About this artwork
During the Edo period, the prosperity and political unification of Japan under the ruling Tokugawa shoguns led to the emergence of a magnificent Japanese decorative style characterized by a love of bold patterns and bright colors. This new style was supported by the military class, a disenfranchised aristocracy, and a thriving class of merchants and entrepreneurs. The surviving half of an original pair, this splendid screen elegantly embodies both the techniques of ancient court painters and the curiosity and confidence so prevalent in the Edo period. Bursting with sensual fullness, the maize and cockscombs are rendered with the accuracy of a botanical drawing, a testimony to the era’s interest in natural science. The appearance of maize, a grain not native to Japan, indicates a willingness to assimilate new subject matter on the part of Edo artists and patrons.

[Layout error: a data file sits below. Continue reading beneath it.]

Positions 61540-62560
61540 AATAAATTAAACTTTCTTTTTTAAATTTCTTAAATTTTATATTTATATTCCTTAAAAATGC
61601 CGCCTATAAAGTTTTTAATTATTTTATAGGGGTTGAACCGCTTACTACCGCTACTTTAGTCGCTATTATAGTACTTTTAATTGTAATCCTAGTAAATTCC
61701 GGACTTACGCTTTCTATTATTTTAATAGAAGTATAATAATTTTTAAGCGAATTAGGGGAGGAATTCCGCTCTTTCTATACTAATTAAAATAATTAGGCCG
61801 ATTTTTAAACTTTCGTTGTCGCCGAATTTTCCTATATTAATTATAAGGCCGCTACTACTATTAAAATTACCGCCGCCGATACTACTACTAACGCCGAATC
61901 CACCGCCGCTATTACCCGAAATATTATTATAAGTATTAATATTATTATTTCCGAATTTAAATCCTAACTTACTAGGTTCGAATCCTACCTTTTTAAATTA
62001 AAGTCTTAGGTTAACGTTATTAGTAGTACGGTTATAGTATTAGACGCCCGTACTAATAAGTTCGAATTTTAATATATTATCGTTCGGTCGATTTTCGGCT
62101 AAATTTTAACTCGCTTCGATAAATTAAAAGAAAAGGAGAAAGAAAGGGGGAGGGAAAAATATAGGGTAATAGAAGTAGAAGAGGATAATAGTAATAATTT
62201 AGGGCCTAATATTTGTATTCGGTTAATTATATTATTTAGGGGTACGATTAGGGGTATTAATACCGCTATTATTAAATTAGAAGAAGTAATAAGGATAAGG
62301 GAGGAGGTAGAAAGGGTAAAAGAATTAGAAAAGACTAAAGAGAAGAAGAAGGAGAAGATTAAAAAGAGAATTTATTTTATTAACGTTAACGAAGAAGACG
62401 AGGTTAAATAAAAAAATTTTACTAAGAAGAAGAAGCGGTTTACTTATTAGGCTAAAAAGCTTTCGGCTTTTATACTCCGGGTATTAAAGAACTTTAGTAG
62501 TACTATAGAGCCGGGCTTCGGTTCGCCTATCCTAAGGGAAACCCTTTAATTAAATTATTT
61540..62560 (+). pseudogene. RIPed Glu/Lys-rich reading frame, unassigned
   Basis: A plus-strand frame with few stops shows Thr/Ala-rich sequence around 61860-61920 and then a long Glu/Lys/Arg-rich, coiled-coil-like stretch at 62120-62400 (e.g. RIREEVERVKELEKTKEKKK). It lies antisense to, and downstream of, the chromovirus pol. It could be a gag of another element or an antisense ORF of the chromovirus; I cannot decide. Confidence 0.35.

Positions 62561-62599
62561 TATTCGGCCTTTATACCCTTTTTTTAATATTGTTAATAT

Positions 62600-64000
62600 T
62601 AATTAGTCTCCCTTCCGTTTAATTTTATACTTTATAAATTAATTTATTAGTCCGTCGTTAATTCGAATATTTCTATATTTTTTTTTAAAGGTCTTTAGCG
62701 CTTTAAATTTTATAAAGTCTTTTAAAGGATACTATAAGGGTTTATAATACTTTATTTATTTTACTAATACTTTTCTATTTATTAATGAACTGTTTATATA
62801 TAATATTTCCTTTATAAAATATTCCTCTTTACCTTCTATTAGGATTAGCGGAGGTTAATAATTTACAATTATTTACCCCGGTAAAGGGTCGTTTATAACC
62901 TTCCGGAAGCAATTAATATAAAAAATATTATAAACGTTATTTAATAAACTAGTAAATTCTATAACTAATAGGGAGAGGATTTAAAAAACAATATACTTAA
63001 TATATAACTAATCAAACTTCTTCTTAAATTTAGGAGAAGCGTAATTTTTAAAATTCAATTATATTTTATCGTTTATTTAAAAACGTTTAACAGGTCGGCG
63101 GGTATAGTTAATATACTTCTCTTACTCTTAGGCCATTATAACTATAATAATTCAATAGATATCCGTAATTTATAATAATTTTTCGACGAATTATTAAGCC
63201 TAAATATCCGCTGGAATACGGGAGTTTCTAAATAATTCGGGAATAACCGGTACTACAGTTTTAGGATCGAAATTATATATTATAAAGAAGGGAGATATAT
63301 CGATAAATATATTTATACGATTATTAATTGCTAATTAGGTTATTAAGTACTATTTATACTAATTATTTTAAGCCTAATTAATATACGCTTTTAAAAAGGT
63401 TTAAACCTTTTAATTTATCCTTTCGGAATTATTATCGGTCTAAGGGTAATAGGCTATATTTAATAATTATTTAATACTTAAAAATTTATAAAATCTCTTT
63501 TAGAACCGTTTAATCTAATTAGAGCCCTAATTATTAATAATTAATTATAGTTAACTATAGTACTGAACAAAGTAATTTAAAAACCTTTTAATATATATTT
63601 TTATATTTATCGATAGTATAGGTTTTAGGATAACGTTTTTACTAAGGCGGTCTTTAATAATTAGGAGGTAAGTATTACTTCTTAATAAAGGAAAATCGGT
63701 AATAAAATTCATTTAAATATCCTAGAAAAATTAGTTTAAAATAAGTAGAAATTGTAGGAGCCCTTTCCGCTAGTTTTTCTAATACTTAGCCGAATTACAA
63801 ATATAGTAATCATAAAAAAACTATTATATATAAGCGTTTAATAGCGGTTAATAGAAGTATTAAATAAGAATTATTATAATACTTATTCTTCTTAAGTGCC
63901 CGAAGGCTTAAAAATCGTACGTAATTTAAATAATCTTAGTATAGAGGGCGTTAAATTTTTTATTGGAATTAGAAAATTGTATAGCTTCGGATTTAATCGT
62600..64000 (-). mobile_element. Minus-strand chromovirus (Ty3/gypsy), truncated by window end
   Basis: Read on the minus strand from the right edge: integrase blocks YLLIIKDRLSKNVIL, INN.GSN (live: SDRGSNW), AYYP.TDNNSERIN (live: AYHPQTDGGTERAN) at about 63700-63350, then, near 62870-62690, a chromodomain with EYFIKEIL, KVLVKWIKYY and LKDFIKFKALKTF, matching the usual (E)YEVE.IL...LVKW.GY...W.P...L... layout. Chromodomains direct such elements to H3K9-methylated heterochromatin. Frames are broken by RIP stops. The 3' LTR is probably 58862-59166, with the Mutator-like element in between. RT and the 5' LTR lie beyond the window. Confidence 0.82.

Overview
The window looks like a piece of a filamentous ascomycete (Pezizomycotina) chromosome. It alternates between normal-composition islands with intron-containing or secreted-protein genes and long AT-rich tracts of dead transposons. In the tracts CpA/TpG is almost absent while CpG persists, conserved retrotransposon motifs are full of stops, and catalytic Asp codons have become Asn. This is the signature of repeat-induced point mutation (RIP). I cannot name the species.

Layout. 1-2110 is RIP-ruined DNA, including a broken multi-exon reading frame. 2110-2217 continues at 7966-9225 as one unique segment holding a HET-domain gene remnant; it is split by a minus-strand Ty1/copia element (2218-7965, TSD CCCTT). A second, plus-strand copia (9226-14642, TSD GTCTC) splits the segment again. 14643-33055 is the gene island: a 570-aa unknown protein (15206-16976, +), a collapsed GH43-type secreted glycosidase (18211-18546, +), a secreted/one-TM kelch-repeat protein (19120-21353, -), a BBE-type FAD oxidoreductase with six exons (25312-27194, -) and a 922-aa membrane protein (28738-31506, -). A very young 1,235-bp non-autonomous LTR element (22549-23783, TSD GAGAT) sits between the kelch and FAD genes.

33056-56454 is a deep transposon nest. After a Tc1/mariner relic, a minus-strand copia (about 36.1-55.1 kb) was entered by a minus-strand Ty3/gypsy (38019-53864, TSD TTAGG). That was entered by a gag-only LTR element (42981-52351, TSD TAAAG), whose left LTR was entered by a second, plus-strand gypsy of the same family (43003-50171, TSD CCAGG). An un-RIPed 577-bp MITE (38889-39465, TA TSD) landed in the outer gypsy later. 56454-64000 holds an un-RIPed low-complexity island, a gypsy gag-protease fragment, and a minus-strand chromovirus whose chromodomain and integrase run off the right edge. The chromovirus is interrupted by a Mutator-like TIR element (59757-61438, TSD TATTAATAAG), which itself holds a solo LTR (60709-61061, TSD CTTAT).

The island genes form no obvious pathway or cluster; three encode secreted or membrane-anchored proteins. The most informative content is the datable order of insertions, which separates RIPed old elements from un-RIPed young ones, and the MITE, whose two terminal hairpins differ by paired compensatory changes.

- Tawaraya Sôtatsu
- Maize and Cockscombs
- Six-panel screen; ink, color, and gold on paper
- 170.2 × 357 cm (67 in × 140 1/2 in.)
- Kate S. Buckingham Endowment